Imperial Presidency Redux

Words and phrases have meaning.  While painfully obvious, we are right to reconsider the simple importance of this fact.  The late Edwin Newman, noted grammarian and news correspondent, often warned of the devolution of the English language, especially in its Americanized form.  His warning was meant to cover not merely the etymological, but also the political and cultural.  A language that becomes too malleable, too informal to preserve definitions and distinctiveness can become a tool for cultural decay and political mischief.  Such is the concern over Barack Obama's recent chastisement of the United States Supreme Court in the aftermath of oral arguments before the court regarding the constitutionality of the Patient Protection and Affordability Act (PPACA), popularized as "ObamaCare."

While I cannot attest to current levels of instruction in American government in public schools today, I can speak with some authority over what I learned as a high school student many years ago.  We were taught that among the many features of our American form of government, one that was purposefully provided, even institutionalized, was a separation of powers.  The first three articles of the Constitution of the United States provide a tripartite separation of duties and responsibilities designed for the ongoing conduct of the national government and as a bulwark against the concentration of power in one branch.  In Article III, Section 2, the Constitution clearly states: "[I]n all the other Cases before mentioned, the supreme Court shall have appellate Jurisdiction, both as to Law and Fact, with such Exceptions, and under such Regulations as the Congress shall make."  With this sentence, we see that the Supreme Court is charged with consideration of matters of compliance to constitutional conformity of any law passed by Congress and executed by the president as needed.  This is the heart of the concept of judicial review.  In theory, a lifelong appointed slate of Supreme Court justices, shielded from the potential influence of electoral pressures, can and will determine if legislation does indeed bear constitutional scrutiny.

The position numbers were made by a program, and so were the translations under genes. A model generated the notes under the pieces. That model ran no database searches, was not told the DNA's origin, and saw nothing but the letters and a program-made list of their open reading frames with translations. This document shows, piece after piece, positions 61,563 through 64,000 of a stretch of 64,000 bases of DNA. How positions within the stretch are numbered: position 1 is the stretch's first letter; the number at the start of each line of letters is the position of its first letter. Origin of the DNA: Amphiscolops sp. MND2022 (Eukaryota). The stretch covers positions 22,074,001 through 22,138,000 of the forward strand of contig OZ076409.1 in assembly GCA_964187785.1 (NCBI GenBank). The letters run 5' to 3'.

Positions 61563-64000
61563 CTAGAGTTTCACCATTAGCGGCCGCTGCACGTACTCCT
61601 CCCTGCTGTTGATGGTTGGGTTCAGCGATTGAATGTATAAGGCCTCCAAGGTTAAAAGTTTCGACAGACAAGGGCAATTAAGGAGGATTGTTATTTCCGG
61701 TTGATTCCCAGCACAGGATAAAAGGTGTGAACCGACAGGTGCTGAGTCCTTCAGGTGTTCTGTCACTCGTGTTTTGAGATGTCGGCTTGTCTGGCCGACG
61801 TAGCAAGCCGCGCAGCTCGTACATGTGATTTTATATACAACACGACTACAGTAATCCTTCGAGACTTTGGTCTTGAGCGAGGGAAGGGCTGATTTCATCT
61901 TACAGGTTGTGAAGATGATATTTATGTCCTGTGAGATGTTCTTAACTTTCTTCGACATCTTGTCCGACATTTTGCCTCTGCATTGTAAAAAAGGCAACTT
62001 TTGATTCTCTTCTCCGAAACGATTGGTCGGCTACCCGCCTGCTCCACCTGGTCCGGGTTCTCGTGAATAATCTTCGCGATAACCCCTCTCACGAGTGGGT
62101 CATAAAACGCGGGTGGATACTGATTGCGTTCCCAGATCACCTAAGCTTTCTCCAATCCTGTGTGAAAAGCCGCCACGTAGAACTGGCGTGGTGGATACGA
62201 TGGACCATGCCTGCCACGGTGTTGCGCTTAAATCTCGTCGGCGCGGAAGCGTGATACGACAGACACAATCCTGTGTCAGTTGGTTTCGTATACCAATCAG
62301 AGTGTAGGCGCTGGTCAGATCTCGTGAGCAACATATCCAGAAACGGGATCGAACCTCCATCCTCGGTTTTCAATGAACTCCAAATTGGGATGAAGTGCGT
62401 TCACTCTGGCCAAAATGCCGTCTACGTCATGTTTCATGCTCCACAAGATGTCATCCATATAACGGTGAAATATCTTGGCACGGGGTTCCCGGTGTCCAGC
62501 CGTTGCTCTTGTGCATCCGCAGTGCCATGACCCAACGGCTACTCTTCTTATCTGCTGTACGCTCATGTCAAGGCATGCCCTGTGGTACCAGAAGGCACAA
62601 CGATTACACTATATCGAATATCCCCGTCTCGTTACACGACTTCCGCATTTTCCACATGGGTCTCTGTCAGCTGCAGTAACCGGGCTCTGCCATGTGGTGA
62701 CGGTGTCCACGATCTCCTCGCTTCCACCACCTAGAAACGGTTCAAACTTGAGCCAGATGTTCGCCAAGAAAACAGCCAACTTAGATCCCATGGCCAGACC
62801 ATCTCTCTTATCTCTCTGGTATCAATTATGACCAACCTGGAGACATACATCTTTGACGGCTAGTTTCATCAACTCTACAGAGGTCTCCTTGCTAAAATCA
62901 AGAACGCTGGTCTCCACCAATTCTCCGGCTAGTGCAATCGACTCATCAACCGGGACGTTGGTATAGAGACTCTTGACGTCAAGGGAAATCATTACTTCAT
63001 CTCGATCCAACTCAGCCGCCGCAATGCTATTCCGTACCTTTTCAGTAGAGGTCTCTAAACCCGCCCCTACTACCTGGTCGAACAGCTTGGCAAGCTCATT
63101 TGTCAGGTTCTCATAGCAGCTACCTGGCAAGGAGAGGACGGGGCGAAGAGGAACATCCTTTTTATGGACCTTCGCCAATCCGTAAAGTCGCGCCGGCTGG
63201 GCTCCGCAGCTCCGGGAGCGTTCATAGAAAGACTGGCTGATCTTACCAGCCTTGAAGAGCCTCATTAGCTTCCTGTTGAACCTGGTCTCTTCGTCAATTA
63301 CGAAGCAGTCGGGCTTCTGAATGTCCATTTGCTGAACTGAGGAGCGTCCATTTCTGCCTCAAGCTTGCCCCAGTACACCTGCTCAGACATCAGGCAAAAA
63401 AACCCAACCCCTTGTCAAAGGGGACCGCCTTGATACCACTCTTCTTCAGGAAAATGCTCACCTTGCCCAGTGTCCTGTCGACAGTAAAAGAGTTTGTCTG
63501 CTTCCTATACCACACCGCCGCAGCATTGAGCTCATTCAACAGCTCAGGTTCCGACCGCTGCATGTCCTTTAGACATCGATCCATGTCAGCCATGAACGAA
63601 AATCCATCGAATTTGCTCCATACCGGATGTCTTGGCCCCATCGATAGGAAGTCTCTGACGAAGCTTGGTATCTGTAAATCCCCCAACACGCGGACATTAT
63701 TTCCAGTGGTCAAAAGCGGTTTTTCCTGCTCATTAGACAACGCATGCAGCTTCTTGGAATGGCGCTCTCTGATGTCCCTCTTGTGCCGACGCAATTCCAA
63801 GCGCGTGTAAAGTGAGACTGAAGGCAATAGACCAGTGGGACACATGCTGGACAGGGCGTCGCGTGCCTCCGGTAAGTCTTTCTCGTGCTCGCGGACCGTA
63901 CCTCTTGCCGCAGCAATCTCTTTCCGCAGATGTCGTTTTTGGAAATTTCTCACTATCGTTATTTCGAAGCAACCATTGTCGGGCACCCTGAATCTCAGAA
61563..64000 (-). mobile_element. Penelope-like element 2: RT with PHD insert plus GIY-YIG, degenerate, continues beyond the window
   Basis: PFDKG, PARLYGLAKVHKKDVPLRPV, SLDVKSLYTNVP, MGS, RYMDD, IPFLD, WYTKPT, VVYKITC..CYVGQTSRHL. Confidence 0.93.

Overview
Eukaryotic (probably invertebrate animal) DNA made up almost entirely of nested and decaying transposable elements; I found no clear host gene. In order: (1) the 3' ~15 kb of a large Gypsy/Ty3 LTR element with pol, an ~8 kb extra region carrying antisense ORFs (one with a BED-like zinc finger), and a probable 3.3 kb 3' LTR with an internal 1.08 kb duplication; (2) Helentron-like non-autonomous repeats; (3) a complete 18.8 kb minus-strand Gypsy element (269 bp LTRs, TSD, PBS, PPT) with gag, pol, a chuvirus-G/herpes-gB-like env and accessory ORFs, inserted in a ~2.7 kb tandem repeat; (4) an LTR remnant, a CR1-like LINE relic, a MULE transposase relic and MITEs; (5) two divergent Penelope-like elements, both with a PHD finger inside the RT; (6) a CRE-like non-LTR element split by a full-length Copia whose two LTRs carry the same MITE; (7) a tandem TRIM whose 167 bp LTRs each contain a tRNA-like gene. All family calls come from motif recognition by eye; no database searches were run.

So, when former University of Chicago Law School lecturer Barack Obama issued veiled warnings against an unfavorable ruling on the PPACA, it came as a disappointment beyond just the political implication.  Contrary to popularized recitations of Obama's past activities, he was not a professor of law, in the true academic sense.  According to the university's own website, inquiries into Obama's faculty status were answered thusly: